Stratford East is back with another twisted classic, as their 2022 pantomime takes the Cinderella we all know and love, and transforms the story into something new to remember. With fresh, original music, and heaps of laughs to be had, it promises to be the Christmas tonic we all need this year.
Starring in the show, Wesley Bozonga has kindly answered a few questions about the production and panto, so read on to find out more.
What can you tell us about how this version is a unique take on the traditional tale, particularly being set in ancient Egypt?
I think the fact it’s set in Egypt (East-gypt) is a massive curve ball. I’ll admit I didn’t know what to expect but reading the script everything made so much sense! I can tell you that we’ll get you up on your feet and you’ll love every song sang from this dazzling cast!
Who do you play, and which elements of your character are your favourite?
I play a character called Marc Anthony who is the prince of the Roman army. I think the thing I like most about him is the fact that he truly wants to make a difference, not just in his life but in the world. In a deeper sense it comes back to real life. You can make any change as long as you have the determination and belief in yourself, and me as a foster kid with a dream of becoming an actor, I believe it too! You just can’t let anything stop you! Also the tracksuit is pretty cool.
How has the rehearsal process been, and what was your initial reaction to hearing the original tracks featuring in the show?
The rehearsal process has been super intense but with such a fun and trustworthy cast, it’s been such a pleasure. Everyone cares so much which is great. I LOVE music, so hearing the songs and knowing that each one was fresh and tailored around our voices was incredibly cool. I was dancing to every single song and nearly knew most of the words!
What risk is there in presenting such a classic story but with a huge twist?
There is always the fear that people will prefer the classic version of it but that’s been done so many times- and where’s the fun in that? Naturally, we cannot please every single person that comes to see this show, or in general, so the only thing we can do as a team is go out there and give it our best!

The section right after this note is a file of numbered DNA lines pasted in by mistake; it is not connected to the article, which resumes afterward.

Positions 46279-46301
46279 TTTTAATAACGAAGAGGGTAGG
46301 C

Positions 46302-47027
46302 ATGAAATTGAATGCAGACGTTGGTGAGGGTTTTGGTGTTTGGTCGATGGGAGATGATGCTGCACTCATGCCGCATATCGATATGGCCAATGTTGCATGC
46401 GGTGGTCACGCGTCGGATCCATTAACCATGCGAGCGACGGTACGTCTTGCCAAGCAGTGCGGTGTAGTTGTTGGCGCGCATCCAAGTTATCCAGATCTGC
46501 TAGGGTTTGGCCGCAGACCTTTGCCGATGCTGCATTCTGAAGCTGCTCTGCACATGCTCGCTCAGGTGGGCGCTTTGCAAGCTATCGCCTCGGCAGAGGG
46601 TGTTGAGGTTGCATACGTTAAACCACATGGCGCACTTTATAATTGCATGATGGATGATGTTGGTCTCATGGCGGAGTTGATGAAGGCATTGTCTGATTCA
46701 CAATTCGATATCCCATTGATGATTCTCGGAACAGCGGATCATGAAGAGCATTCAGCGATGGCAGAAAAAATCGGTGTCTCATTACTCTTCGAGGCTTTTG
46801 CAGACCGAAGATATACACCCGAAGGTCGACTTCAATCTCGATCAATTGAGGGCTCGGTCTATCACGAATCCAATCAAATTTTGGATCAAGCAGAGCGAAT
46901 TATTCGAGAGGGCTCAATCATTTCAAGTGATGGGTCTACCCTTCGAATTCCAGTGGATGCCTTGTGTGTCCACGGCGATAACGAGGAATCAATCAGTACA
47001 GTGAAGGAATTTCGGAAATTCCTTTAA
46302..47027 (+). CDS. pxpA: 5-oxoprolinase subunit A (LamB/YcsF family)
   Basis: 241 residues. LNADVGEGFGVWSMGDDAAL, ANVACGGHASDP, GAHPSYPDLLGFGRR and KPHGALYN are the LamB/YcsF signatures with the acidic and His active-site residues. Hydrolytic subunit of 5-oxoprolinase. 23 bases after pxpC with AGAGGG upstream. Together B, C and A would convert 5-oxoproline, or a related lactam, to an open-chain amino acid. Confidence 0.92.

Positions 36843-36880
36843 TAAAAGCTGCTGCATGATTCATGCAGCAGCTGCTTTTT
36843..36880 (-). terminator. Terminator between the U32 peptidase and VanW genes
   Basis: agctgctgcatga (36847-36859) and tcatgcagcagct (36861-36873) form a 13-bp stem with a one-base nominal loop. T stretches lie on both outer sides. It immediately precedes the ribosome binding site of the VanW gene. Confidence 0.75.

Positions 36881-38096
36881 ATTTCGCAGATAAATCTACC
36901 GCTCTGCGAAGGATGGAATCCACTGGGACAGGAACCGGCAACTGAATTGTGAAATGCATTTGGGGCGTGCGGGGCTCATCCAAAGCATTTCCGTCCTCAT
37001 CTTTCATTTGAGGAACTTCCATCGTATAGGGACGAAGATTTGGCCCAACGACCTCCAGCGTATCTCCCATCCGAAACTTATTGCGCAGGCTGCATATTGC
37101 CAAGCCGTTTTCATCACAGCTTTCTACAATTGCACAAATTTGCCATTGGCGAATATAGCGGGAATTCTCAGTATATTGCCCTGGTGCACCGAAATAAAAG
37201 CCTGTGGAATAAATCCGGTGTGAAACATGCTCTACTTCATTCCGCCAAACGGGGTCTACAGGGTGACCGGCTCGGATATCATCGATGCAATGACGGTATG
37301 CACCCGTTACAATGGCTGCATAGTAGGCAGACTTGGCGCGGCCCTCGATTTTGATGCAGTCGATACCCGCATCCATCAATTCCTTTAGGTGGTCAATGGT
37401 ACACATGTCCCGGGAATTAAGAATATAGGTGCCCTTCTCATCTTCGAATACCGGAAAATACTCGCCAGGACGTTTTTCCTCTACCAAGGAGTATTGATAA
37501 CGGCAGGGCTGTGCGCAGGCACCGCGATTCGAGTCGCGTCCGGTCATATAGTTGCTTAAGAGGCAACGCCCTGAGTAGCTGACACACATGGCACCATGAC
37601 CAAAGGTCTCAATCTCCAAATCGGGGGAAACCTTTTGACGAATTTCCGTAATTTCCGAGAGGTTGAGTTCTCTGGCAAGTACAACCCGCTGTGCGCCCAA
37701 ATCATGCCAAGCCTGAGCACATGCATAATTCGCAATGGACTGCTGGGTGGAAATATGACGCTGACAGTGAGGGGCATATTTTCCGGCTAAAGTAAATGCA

What's the best thing about being part of a panto, and how does it differ from regular theatre productions?
The best thing about being in a panto is playing with the audience: you can throw lines out to them and can usually receive a different reaction or random line thrown right back at you! You also get to try out such a different style of acting, or at least a style that I’m not used to, but it’s been so cool exploring the different moments where I am more cartoonish/animated and dramatic, and then finding moments where I am more centred. Every character is different on the scale of how dramatic they are, but you get a lovely range from each of us.
Why do you think the exaggerated characters and comedic formula has worked consistently for so long?
I think it’s worked for so long because most pantos happen at the end of the year and after all the craziness people experience throughout the year, panto is a place people can go to let loose and have a laugh! You don’t have to take it too seriously but you can escape from your everyday life for about 2 hours, and sometimes an escape is all we need. Stratford have affordable tickets too which makes it accessible for people who may not be able to pay for the standard prices. It’s something that people can look forward too and not feel excluded from!
What importance do you feel pantomimes have within the arts industry?
I think they have such importance as they can introduce lots of kids to theatre and for many, it is a first theatre experience that they will hold for a lifetime. It’s also tradition! The year wouldn’t end if we didn’t have panto. Ask Ian McKellen!
Big thanks to Wesley for sharing about his show, and giving his thoughts on panto too- wishing you all the best for the rest of the run, and have a wonderful Christmas season!
Get your tickets here:
Additional thanks to Freya Cowdry for coordinating this interview.